Weeds (Matthew 13:24-30, 36-43). Both wheat and weeds will grow together until the harvest (which is explained as the end of the age) when the Son of Man will send his angels to weed out of his kingdom everything that causes sin and those who do evil. These will be thrown into the blazing fire, but the righteous will shine like the sun in the kingdom of their Father. (see Post)
The Doorkeeper (Mark 13:33-37; cf. Matthew 25:42-44). When the Lord goes away he assigns tasks to his servants, including someone to watch at the door for his return. It is imperative that everyone watch for his return.
The Ten Virgins (Matthew 25:13). Five wise virgins took along extra oil for their lamps but five foolish ones did not. When the bridegroom came, the foolish ones did not have oil and missed his coming while they were off buying more. The stated point is to keep watch because you do not know the day or hour.
The Talents (Matthew 25:14-30) and Minas (Luke 19:11-27). Those who don’t want the king to rule them will be killed in front of him, and those who are wicked and lazy and consequently are not good stewards of whatever the master entrusted to them will be thrown outside into the darkness where there is weeping and gnashing of teeth. But those who are good stewards of what has been entrusted to them will be put in charge of many things and share their master’s happiness. (see Post)
The Faithful and Wise Servant (Matthew 24:45-51). If the servant in charge of feeding the other servants does so, it will be good for him when his master returns. But if he is wicked and begins to beat the servants and eat and drink with drunkards, his master will return and cut him to pieces and give him a place with the hypocrites where there is weeping and gnashing of teeth.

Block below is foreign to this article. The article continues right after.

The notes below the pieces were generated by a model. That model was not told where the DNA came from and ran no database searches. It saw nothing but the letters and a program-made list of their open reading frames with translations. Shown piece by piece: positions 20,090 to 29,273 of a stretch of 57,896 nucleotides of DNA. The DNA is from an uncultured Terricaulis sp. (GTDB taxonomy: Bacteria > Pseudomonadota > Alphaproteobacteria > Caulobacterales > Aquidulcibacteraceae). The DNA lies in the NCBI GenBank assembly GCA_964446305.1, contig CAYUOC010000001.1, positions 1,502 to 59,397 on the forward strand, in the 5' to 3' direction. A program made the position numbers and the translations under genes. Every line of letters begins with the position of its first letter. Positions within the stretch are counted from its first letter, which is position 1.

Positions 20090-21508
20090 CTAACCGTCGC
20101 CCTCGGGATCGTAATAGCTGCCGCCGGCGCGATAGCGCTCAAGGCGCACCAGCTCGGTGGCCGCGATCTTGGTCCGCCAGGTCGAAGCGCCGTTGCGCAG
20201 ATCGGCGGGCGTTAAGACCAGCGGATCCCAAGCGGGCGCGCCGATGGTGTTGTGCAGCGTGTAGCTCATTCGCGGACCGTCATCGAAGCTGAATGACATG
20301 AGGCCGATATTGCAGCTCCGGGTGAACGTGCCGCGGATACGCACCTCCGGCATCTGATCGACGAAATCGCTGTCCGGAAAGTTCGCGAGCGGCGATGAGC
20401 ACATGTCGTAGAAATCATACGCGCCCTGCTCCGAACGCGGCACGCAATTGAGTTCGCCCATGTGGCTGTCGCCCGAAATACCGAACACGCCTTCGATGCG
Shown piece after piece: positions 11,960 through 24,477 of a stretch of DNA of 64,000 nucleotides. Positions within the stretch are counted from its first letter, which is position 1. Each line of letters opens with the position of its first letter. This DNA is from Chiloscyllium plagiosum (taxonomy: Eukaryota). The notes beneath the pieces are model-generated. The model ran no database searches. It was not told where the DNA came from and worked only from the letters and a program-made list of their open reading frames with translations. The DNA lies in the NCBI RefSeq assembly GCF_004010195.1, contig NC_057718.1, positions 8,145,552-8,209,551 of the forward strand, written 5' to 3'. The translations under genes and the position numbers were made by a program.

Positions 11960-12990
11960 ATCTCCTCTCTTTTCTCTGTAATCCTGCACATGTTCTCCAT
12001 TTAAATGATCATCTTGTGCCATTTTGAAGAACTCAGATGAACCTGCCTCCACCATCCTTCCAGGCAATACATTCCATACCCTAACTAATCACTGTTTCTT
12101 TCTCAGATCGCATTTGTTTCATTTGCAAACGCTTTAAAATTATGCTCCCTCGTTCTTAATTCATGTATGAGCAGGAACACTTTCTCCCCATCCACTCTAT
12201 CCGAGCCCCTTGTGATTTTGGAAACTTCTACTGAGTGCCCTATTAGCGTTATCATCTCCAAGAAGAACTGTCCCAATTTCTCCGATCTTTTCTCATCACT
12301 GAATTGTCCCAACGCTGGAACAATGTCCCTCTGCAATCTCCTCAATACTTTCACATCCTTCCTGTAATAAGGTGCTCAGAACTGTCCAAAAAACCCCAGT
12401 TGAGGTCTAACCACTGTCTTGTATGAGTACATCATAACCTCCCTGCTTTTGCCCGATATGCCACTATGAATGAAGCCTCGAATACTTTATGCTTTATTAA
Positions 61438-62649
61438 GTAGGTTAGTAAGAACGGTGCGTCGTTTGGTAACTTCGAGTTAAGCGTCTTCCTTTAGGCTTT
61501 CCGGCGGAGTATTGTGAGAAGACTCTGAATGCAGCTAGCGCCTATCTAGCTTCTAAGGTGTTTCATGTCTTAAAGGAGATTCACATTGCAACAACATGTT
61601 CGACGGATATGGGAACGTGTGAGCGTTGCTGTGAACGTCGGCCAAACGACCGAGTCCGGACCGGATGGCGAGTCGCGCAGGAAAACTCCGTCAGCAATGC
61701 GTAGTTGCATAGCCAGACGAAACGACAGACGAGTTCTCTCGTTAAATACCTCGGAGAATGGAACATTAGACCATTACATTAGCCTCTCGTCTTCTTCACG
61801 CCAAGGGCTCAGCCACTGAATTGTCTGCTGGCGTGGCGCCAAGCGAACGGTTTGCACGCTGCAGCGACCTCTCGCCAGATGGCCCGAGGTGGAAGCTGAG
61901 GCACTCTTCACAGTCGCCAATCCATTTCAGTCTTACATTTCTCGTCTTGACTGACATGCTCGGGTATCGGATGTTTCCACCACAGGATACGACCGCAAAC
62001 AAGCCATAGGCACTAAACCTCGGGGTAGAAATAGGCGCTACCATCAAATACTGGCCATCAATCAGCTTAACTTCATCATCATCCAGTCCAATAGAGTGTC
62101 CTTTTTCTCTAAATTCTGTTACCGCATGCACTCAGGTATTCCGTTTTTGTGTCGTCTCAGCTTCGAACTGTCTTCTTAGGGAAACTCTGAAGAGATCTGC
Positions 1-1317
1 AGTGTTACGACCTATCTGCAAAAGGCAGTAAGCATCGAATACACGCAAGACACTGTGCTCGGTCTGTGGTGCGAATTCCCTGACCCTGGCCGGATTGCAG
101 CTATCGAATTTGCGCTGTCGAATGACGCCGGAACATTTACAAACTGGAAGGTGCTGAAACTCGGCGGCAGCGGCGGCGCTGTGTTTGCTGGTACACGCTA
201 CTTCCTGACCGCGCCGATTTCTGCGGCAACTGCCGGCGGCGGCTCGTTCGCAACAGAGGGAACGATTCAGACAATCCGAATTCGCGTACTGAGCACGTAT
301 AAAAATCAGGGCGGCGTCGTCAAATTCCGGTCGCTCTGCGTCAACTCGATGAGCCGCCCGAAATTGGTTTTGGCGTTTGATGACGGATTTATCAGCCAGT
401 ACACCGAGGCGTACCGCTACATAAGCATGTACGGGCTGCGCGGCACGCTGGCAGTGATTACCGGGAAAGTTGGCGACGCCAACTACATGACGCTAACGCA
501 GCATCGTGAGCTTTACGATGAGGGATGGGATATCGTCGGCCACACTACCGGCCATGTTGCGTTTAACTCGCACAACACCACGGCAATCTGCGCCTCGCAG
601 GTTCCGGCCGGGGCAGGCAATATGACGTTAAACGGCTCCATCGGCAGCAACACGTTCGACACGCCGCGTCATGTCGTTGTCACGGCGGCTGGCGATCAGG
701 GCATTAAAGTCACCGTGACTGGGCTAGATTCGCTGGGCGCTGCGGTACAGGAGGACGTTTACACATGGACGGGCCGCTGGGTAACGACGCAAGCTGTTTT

Workers in the Vineyard (Matthew 20:1-16). Those who work in the vineyard are rewarded, regardless of how long they worked, due to the generosity of the landowner.
Tenants (Matthew 21:33-46; Mark 12:1-12; Luke 20:9-19). The kingdom will be taken from those who don’t bear its fruit, don’t listen to the owner’s servants and who oppose and kill his son. They will be brought to a wretched end, crushed and killed. The kingdom will be given to others who will produce its fruit.
Fig Tree (Luke 13:6-9). If a person does not bear fruit, they will be given a little more time, but then if they still do not, they will be cut down.
Sheep and Goats (Matthew 25:31-46). Those who took care of people in need inherit God’s kingdom and eternal life, but those who did not do so are banished from him and go away into eternal punishment.
The Narrow Door (Luke 13:22-30). One should make every effort to enter the narrow door because many will try to enter and not be able. Even if they dined with the Lord and heard him teach, they will not enter if he does not know them and if they are evil doers.